Google’s advertising business is all set to undergo some major privacy-pro changes.
In what can only be called a shocking announcement, the search giant revealed its plans to move away from individualised cross-site tracking.
This news from the Alphabet-owned tech giant breaks at a time when consumers worldwide are becoming increasingly aware of how ad tracking technologies collect user data to aggressively feed them personalised ads.
Google, on Wednesday, said that it will phase out and stop investing in tracking technologies that are capable of uniquely identifying web users as they move from one site to another across the internet.
In a blog post announcing the same, David Temkin who is a Google Product Manager leading this massive change wrote: “If digital advertising doesn’t evolve to address the growing concerns people have about their privacy and how their personal identity is being used, we risk the future of the free and open web.”
Two months ago, prior to this recent declaration, Google reaffirmed that they are going to phase out the usage of third party cookies used for tracking by 2022 as well. The company’s ad-buying tools will now operate on new technologies which are being developed in what Google calls a ‘privacy sandbox’. It has the ability to serve targeted ads without the collection of personalised information from the user’s activity on multiple websites.
One such experimental technology from the search giant’s privacy sandbox analyses the browsing habits of users on their own device and then allows advertisers to target aggregated cohort of users with similar users. The Alphabet-owned tech giant, in January, revealed that it plans to begin open testing of ad-buying using this technology in Q2 2021.
Now, note here that Google’s decision to abandon individualised cross-site tracking will very likely cause a momentary dent in its business model. As one must already be aware, a huge portion of the Alphabet-owned search giant’s revenue is made up of its advertising business. To put things in perspective, in Q4 2020, Google’s total revenue stood at $56.7 billion out of which $46.19 billion, accounting for 81.47% of the total revenue, was raked in by its advertising segment alone.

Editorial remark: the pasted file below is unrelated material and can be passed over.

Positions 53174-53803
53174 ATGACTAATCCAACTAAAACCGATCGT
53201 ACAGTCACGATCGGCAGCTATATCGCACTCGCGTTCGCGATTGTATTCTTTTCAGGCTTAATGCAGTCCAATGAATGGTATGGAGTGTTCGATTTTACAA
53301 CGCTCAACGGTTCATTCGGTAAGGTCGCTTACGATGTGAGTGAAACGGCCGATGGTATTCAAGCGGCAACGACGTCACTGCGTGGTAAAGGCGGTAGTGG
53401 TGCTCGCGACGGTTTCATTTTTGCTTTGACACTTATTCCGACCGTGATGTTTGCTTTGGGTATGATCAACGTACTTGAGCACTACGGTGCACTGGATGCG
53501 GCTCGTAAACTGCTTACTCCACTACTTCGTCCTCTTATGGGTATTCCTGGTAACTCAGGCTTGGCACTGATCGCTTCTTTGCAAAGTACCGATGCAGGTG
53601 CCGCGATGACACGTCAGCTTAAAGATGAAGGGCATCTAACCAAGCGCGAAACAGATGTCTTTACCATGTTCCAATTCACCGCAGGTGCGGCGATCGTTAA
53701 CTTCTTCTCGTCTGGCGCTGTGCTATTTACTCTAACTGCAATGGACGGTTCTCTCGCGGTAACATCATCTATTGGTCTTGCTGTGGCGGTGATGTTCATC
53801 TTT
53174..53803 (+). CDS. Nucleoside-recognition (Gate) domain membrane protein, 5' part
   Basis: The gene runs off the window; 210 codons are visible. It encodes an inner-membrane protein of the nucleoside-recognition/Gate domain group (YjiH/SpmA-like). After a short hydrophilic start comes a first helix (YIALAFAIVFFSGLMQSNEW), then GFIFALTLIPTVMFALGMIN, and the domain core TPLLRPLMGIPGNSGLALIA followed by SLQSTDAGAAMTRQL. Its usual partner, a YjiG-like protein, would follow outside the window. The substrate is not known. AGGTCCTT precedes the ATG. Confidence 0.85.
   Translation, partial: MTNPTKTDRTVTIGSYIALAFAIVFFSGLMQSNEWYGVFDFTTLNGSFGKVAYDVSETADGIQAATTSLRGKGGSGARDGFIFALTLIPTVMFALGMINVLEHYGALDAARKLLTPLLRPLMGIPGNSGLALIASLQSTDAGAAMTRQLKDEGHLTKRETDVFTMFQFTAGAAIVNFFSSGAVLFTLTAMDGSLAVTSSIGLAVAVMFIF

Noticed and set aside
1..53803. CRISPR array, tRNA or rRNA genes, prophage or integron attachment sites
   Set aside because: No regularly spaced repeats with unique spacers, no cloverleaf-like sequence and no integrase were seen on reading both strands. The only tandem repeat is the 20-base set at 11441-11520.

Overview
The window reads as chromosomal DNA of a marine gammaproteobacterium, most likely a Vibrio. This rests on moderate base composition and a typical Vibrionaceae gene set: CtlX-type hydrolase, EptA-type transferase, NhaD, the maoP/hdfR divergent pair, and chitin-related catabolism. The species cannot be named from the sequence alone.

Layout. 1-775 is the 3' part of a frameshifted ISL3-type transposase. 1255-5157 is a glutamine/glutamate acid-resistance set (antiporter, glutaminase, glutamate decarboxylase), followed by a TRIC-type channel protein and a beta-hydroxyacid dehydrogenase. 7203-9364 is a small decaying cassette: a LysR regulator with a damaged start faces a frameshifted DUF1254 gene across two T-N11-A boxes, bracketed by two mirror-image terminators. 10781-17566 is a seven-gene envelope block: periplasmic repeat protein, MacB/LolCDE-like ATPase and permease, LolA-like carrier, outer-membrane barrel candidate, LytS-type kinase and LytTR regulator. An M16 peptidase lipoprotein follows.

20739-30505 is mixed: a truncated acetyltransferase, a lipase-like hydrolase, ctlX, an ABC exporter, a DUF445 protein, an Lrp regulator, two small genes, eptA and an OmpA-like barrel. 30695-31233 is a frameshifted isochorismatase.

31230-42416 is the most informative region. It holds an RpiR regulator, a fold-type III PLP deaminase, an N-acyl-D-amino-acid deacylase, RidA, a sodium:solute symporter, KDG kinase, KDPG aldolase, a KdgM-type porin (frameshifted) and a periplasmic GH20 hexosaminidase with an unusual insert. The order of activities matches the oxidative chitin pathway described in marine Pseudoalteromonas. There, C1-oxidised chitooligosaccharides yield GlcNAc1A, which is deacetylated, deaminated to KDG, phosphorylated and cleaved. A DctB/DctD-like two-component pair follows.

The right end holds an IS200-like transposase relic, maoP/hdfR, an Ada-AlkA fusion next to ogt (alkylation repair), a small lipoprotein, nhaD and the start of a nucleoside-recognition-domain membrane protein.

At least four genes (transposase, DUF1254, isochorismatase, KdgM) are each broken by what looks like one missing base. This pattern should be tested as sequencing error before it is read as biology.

The move, however, could put Google is a tricky and rather difficult situation to deal with. As the internet giant shifts gears to move away from personalised ads, which is extremely effective besides harbouring a lot of cons for user privacy, advertisers might not be willing to accept the change with open arms at first.
But the announcement comes with a twist and that leaves a safe passage for Google and its advertisers. Google has made it clear in its announcement that the change will only be implemented for websites and won’t cover its ad tools and unique identifiers related to mobile apps. No prize for guessing that the future belongs to apps and increasing usage of apps have started showing its impact on ad revenue coming from mobile apps.
However, it is safe to assume, that the recent change will be implemented across all ad-buying tools of the search giant sooner than we anticipate. Just a few days back we reported that Google is exploring options to limit data collection on Android devices, similar to what Apple has done with iOS – what is being the bone of contention between Facebook and Apple for months now.
All in all, given that Google is one of the world’s largest digital advertising company, its latest push for pro-privacy advertisement solutions can help the industry at the large move past the usage of such individualised tracking as well – particularly Facebook, which is still advocating for personalised ads as it apparently serves as a huge boon for small businesses worldwide.